Despite a higher prevalence of psychosocial morbidity in Inflammatory Bowel Disease (IBD), the association between depressive state and disease course in IBD is poorly understood.
Dr Richard Pollok and colleagues from the United Kingdom investigates the impact of depressive state on disease course in IBD.
The team conducted a systematic review in MEDLINE, EMBASE, the Cochrane Database of Systematic Reviews and PsychINFO for prospective studies evaluating the impact of baseline depressive state on subsequent disease course in adult IBD.
The researchers identified 11 studies that matched the entry criteria, representing 3194 patients with IBD.
|5 studies reported an association between depressive state and disease course|
|Alimentary Pharmacology & Therapeutics|
The team found that 3 reported on patients with ulcerative colitis, 4 included patients with Crohn's disease exclusively, and 4 studies included both ulcerative colitis and Crohn's disease.
The research team noted that 5 studies reported an association between depressive state and disease course.
None of the ulcerative colitis-specific studies found any association.
In 3 of 4 Crohn's disease-specific studies, a relationship between depressive state and worsening disease course was found.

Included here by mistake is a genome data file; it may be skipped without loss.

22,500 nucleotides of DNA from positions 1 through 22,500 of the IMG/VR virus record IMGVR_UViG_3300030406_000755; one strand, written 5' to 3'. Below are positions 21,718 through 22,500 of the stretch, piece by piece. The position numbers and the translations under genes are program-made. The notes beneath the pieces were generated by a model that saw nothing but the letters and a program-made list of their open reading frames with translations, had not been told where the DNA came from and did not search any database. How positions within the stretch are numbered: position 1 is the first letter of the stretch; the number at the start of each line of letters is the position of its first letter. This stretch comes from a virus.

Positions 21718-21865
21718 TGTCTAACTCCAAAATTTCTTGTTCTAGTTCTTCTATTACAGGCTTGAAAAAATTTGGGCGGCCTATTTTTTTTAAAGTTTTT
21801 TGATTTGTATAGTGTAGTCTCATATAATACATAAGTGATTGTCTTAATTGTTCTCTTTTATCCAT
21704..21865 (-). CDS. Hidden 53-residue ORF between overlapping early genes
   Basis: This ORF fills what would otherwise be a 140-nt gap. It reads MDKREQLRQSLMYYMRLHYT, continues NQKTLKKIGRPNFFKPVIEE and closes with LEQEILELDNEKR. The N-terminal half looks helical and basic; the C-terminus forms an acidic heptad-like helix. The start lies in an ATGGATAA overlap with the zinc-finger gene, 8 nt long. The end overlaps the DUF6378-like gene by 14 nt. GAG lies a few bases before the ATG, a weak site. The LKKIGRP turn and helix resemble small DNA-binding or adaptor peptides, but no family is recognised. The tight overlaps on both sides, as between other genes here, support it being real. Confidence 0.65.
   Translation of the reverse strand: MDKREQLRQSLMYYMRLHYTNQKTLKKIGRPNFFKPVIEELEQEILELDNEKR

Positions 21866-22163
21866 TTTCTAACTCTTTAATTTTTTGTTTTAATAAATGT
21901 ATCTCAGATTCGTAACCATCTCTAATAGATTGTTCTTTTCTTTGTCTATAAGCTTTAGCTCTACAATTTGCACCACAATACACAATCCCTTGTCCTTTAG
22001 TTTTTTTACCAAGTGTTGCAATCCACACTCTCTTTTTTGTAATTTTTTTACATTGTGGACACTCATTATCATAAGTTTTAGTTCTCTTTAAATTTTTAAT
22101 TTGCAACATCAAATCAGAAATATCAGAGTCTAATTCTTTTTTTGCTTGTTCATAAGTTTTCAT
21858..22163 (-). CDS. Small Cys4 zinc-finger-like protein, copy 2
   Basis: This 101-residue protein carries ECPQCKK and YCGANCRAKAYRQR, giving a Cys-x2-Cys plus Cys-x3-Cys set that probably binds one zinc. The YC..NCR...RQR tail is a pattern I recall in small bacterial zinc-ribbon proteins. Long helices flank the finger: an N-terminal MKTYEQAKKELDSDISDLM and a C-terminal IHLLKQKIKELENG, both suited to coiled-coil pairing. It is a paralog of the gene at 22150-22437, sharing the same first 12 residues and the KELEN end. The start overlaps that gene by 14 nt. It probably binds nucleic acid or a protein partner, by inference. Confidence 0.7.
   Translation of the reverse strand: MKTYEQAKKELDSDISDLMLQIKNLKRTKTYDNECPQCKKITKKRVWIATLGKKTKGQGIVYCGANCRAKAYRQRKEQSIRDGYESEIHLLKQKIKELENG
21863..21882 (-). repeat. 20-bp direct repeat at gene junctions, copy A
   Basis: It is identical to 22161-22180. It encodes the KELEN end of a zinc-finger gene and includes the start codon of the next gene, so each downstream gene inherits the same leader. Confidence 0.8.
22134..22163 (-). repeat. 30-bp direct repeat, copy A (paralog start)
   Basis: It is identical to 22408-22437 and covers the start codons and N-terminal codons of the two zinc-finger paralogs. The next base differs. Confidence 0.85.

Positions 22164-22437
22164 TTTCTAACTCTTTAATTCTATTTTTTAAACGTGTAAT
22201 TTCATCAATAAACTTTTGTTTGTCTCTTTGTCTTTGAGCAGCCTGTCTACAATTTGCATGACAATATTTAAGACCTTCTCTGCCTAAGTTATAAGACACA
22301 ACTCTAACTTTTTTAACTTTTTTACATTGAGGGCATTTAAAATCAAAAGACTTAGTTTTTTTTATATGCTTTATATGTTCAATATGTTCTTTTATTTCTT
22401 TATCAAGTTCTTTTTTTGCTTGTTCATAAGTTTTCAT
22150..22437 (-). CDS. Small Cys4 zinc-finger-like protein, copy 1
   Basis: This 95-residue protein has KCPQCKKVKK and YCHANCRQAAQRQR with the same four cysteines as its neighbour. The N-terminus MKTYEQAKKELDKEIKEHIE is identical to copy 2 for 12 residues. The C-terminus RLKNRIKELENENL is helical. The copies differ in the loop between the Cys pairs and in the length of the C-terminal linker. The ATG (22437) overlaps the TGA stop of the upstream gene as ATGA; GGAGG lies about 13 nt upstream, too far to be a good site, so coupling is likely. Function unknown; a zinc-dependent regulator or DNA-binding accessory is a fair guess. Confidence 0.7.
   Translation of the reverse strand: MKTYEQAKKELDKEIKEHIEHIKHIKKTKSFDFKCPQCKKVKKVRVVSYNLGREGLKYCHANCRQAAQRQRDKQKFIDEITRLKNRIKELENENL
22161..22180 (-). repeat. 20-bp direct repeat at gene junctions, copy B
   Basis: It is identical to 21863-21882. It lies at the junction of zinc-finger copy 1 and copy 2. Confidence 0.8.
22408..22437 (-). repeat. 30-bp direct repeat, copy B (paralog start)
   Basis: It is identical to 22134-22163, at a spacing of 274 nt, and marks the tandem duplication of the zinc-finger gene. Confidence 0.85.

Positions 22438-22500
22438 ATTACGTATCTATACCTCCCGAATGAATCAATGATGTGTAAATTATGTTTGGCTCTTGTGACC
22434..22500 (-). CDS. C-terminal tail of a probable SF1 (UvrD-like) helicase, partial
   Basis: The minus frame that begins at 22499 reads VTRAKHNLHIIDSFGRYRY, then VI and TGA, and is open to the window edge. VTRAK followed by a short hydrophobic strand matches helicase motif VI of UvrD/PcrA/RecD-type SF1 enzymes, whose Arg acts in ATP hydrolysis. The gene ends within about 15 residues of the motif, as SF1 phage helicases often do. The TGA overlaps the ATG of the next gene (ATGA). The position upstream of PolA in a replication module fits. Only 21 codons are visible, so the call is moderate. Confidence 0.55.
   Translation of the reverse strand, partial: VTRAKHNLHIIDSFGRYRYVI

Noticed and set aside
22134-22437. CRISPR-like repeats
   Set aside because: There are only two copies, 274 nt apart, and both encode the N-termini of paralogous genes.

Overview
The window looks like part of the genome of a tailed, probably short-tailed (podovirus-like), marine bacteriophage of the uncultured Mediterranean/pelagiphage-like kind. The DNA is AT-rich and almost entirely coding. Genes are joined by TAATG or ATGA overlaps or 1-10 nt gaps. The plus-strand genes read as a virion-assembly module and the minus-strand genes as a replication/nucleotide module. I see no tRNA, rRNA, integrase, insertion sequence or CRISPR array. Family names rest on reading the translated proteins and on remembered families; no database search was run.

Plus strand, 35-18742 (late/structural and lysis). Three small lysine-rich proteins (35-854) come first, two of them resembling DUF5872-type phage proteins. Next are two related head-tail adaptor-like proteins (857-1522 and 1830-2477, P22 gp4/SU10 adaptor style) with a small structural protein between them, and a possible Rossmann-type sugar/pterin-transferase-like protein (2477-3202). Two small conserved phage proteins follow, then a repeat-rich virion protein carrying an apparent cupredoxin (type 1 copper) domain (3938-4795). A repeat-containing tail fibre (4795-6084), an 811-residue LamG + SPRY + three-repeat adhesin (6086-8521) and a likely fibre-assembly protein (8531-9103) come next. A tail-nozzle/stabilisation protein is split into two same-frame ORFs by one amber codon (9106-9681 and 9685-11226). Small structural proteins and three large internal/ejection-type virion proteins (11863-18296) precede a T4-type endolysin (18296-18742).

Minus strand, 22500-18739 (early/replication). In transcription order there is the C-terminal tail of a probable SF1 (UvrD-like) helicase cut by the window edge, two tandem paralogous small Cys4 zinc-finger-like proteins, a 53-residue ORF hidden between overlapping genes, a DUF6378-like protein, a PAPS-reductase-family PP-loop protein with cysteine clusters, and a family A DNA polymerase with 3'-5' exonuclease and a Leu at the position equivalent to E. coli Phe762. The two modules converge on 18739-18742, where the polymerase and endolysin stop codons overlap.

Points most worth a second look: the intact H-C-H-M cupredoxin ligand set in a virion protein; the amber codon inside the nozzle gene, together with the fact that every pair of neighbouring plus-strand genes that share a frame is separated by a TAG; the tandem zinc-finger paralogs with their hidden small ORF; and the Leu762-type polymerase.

In 4 of 5 studies including patients in remission at baseline, no association between depressive state and disease course was found.
The researchers found that the pooled analysis of IBD studies with patients in clinical remission at baseline identified no association between depressive state and disease course.
Dr Pollok's team concludes, "There is limited evidence to support an association between depressive state and subsequent deterioration in disease course in IBD, but what data that exist are more supportive of an association with Crohn's disease than ulcerative colitis."
"Baseline disease activity may be an important factor in this relationship."
"Further studies are needed to understand the relationship between mental health and outcomes in IBD."